Graduate student organization promotes science policy advocacy

by Jessica Montez

Student organizations are great for catering to student interests, culture and identity, but as fields become more diverse and interdisciplinary, students are developing niches that don’t necessarily fit into a “one size fits all” organization. Catalyst for Science Policy – founded by a few passionate Ph.D. students with some start-up support from the Graduate School – is one such organization.

Since 2013, the Graduate School has held competitions for graduate students to attend the Catalyzing Advocacy in Science and Engineering workshop (CASE) in Washington, D.C., hosted by the American Association for the Advancement of Science. The workshop teaches science communication and advocacy strategies, and then gives students a chance to test their new skills when they meet with congressional representatives.

Catalyst for Science Policy
Using communication skills to explain science to the media, a researcher demonstrates biosafety practices at the Influenza Research Institute. (Photo: University Communications/Jeff Miller)

“We know that not all people who have a Ph.D. work in a professorship after graduation. They go on to hold all sorts of important roles, including many as science communicators,” explains Alissa Ewer, Assistant Dean for Professional Development and Communications. In addition to the CASE workshop, the UW–Madison Graduate School offers professional development guest lectures and workshops to increase student exposure to careers beyond academia.

The first year the competition was held, Zulmarie Perez-Horta was one of two graduate students selected to attend the CASE workshop. Perez-Horta was a Ph.D. candidate in the Cellular Molecular Program when she discovered the competition: “I came upon the Versatile PhD website, which explains the different things you can do with your Ph.D.” The workshop opened possibilities to a career outside an academic track and introduced her to scientists, both veterans and recent graduates, involved in science policy advocacy. After the workshop, Perez-Horta briefed Ewer on her experience and proposed the idea to establish a student organization geared towards students interested in science policy advocacy. She came up with the idea after meeting an engineering student who spearheaded a similar organization at MIT. Perez-Horta presented her experience at a Life Sciences Career Day, to promote participation as well as to survey general interest in the new student organization.

At that point the group consisted of four students who officially registered the organization with the Center for Leadership Involvement (CfLI). The Graduate School provided initial grants for its start-up and helped increase visibility to departments and fields outside of the CMP, such as School of Engineering and the La Follette School of Public Affairs.

“They were very supportive in hearing our ideas, and we participated in the new graduate student welcome … so one of things we were interested in was getting people exposed earlier rather than later, and [the Graduate School] helped us through that,” Zulmarie Perez-Horta says.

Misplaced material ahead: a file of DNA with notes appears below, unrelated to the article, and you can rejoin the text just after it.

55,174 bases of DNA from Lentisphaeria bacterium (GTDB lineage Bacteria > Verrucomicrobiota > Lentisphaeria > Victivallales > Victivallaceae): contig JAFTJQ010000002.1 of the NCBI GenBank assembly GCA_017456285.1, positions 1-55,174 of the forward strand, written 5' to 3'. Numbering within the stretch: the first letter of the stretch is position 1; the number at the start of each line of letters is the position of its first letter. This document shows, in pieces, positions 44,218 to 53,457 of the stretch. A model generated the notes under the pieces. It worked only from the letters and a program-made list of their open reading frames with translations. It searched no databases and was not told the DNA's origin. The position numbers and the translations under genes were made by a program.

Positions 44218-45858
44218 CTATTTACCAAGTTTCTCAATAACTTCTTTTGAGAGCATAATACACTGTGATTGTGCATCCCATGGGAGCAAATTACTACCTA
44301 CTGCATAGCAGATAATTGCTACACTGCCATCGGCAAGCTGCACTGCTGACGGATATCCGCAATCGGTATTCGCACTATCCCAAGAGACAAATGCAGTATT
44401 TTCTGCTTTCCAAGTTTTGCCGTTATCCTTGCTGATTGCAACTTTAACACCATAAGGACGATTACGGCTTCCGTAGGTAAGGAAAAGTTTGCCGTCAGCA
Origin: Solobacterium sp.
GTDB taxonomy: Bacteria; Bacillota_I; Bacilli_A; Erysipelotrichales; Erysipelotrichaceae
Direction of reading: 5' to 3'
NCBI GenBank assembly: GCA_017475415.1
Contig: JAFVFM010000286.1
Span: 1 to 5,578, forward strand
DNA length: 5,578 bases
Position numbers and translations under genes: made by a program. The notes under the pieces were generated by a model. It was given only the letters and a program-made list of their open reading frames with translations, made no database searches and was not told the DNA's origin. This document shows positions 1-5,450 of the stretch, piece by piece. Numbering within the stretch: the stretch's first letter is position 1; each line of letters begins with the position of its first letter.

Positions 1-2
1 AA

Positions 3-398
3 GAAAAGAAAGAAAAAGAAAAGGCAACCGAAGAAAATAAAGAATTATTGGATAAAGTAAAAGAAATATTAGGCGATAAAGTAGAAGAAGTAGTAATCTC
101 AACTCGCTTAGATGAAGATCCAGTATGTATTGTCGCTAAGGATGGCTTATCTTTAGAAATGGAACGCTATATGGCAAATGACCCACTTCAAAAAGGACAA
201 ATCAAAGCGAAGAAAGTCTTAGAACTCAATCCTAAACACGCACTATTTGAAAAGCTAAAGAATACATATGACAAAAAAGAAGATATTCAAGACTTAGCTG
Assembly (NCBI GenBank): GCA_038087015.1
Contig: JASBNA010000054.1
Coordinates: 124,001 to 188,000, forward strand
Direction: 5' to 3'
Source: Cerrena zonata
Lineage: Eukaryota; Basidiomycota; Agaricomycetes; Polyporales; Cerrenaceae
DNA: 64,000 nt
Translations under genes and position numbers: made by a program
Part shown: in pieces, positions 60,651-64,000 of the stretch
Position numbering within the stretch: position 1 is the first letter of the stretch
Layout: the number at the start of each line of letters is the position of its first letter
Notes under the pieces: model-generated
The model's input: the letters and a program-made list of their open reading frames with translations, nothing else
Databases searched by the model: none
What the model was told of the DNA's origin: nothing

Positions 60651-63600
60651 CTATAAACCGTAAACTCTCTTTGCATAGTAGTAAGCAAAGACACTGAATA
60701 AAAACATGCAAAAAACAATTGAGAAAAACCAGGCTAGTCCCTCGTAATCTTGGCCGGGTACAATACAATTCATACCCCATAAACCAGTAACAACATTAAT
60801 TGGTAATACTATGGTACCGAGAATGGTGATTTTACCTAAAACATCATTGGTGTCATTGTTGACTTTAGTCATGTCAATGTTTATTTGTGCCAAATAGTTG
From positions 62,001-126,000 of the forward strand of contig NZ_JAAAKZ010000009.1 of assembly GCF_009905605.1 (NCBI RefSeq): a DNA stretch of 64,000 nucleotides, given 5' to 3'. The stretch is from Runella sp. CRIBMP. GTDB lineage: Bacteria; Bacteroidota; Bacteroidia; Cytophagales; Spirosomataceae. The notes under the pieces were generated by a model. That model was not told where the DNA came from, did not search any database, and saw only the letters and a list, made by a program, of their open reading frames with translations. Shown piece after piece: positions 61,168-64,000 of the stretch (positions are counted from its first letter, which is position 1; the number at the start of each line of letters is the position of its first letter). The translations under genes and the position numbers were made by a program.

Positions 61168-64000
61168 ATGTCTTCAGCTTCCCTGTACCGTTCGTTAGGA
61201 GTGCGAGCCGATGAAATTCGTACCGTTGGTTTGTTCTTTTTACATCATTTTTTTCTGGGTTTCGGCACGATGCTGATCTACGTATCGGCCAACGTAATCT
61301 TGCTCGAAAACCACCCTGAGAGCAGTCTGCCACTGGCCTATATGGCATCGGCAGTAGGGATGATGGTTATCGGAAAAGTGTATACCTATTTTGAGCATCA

Perez-Horta graduated in spring 2017 and accepted an American Association for the Advancement of Science in Science and Technology Policy Fellowship and passed on the CaSP torch to the next wave of graduate students.

Carlton P. Frost, a Neuroscience Ph.D. and Public Policy M.S. alumnus, is currently co-president of CaSP along with Biochemistry Ph.D. student Sam Anderson. Frost joined shortly after CaSP started, to do social media. Two of the early goals of CaSP were to increase awareness on campus about the organization and define science policy to the community. Frost explains, “Science policy is a two-way street: science as evidence to inform science policy making and policy for science, which is governing and improving the overall research enterprise.”

CaSP has grown from a nuclear group of CMP graduate students focused on career exploration opportunities, to broader interest in policy outreach and interaction with political leaders, explains Jenny Bratburd, Microbiology Ph.D. student and current Treasurer of CaSP. The organization currently holds eight to ten permanent officers with a following of 50-70 members. The group weighs in on matters that involve the science community regarding the federal budget and engages members and the community with open meetings and free events. CaSP holds different events on campus once a month during the academic year, and recently won a competitive professional development programming grant from the Graduate School. These events allow scientists at all levels to get involved in current science policy issues. Frost explains, “We need experts to be tapped, as well as to allow early scientists to get involved.”

Student organizations such as CaSP educate members and engage in community outreach – but they also facilitate the individual professional development of student leaders, many of who identify niche career interests that might otherwise have gone unnoticed.